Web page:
Answer: The money is going out the door. So they [Congress] need to confirm someone quickly. I didn’t get confirmed for two months after the TARP money was going out the door, and that was too late. An IG can and should be able to do more than just clean up mistakes that were already made. If they are there in time, they can give advice in advance to stop bad decisions.
Question: What attributes should the future IG have, and how should they staff up and begin work to be most effective, and what might they consider looking into
Answer: They need to be able to put aside any fears of being fired once they walk into the office. When they wake up in the morning, and when they are home, they can be human. But they have to put that fear on a shelf when they are on the job. Also, if they don’t give this IG the type of hiring authority and flexibility that I had, it will be dead on arrival. All the challenges I had—to stand up an organization, while monitoring hundreds of billions of dollars, at the same time as reporting to Congress—will be magnified by the fact that the other permanent IGs will also be staffing up. Without special hiring authorities, it will be impossible to attract the quality of staff needed to do this job. We didn’t even have a trashcan for the first three days. They need to be up to speed right away.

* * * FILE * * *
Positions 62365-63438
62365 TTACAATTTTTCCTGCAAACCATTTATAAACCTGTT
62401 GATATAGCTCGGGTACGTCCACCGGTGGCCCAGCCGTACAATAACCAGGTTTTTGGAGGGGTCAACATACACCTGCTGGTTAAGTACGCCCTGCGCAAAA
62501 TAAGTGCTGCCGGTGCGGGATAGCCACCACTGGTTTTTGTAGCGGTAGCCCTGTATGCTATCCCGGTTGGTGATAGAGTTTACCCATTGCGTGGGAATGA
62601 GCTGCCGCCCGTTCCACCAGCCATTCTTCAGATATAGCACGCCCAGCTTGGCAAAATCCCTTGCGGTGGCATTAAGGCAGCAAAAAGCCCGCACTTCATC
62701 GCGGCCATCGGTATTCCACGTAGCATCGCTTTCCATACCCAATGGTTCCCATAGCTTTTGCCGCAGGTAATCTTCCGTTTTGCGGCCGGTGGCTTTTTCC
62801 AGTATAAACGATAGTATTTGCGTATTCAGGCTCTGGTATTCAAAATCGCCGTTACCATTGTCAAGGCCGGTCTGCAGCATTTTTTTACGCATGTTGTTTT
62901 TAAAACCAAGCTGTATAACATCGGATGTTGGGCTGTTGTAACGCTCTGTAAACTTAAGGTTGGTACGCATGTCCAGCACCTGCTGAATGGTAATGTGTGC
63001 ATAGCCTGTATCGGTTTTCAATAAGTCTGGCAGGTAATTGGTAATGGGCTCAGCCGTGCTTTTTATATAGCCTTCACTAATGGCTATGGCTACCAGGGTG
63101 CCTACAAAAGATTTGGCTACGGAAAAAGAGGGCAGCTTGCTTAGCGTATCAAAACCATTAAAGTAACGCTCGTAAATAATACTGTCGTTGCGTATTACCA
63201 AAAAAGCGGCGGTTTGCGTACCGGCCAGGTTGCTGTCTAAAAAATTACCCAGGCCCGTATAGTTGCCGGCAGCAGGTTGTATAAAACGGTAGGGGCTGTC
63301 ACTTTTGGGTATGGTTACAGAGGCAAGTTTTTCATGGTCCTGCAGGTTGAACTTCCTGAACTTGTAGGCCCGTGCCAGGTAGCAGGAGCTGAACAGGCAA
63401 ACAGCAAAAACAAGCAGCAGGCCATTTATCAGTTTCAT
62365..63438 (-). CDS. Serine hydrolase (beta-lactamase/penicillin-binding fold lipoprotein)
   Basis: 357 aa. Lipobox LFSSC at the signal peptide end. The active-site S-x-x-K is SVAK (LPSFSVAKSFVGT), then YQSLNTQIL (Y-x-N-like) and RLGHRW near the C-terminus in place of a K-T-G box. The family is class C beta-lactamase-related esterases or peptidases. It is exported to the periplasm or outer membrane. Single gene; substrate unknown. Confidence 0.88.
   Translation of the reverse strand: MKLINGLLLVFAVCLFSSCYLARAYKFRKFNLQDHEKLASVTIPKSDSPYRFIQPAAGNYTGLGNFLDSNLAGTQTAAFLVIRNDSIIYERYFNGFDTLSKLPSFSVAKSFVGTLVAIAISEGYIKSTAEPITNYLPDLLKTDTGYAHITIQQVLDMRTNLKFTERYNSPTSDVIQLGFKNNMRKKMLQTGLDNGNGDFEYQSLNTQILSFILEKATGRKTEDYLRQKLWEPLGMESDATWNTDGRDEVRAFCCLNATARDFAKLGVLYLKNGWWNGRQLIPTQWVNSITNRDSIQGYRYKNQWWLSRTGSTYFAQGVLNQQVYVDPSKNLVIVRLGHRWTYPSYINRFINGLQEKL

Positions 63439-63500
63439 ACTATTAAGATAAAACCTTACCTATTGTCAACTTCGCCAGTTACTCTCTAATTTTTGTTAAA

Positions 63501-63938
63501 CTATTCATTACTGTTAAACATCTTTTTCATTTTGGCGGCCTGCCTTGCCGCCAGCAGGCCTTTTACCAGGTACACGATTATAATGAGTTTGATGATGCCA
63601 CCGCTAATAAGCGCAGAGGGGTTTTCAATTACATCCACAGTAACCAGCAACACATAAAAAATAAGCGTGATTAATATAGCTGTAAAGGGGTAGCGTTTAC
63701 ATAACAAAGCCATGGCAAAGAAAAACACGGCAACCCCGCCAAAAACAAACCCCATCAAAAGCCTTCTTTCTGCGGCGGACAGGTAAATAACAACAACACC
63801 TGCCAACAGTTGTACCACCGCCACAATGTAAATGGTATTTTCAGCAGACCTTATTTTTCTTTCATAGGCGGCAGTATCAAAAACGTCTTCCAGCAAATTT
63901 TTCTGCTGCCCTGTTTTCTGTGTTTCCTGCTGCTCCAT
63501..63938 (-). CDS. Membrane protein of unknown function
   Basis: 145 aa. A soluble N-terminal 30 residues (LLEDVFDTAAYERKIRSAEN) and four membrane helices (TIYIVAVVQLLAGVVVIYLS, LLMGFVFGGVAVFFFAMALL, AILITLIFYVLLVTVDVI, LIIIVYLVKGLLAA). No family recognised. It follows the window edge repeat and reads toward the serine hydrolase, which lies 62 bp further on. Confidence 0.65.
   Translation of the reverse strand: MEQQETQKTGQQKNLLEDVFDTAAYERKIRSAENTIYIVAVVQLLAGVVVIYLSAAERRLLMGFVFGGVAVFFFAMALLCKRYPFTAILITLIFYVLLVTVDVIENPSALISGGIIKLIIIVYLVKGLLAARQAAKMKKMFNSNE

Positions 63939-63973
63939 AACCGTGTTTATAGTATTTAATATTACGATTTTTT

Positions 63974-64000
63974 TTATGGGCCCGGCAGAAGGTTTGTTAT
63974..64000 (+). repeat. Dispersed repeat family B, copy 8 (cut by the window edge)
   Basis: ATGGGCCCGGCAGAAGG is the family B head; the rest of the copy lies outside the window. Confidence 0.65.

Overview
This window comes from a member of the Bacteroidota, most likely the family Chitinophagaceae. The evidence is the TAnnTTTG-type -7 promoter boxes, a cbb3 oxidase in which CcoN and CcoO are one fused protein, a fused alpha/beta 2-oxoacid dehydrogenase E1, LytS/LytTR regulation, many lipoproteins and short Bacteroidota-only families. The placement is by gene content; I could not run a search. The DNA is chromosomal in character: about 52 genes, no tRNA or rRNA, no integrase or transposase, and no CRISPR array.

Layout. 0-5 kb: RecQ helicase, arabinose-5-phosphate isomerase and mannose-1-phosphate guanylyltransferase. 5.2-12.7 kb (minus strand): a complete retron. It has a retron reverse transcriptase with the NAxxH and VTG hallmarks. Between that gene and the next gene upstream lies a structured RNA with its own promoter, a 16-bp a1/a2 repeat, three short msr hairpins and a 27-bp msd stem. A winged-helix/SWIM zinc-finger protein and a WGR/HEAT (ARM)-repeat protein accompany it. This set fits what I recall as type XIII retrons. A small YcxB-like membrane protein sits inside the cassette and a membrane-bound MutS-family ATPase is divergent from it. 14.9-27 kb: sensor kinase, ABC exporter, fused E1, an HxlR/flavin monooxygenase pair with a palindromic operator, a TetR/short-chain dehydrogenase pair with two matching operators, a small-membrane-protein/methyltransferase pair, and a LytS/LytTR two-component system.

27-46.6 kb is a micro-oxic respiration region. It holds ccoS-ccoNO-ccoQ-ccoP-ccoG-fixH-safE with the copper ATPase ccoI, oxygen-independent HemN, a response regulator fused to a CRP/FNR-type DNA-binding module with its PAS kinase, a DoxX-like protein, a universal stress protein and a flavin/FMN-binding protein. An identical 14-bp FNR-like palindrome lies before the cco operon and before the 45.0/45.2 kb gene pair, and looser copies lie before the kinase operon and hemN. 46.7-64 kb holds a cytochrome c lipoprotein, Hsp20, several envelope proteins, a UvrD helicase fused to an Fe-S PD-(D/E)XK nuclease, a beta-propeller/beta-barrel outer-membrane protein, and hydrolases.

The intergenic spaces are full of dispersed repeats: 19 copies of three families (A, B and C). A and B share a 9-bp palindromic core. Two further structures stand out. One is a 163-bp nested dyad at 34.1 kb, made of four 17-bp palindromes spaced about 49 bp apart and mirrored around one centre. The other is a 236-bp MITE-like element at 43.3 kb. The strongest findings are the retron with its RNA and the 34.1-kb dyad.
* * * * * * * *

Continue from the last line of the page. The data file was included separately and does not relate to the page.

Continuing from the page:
Question: What pitfalls should the new IG be aware of, or expect?
Answer: It’s going to be a really hard job. The hardest challenge is striking a balance between establishing strong anti-fraud protections without hampering the policy goals of the program. When people running the program say something you are pursuing will destroy the program, you have to listen to them, but still be willing to make your own decisions once you’ve considered their concerns.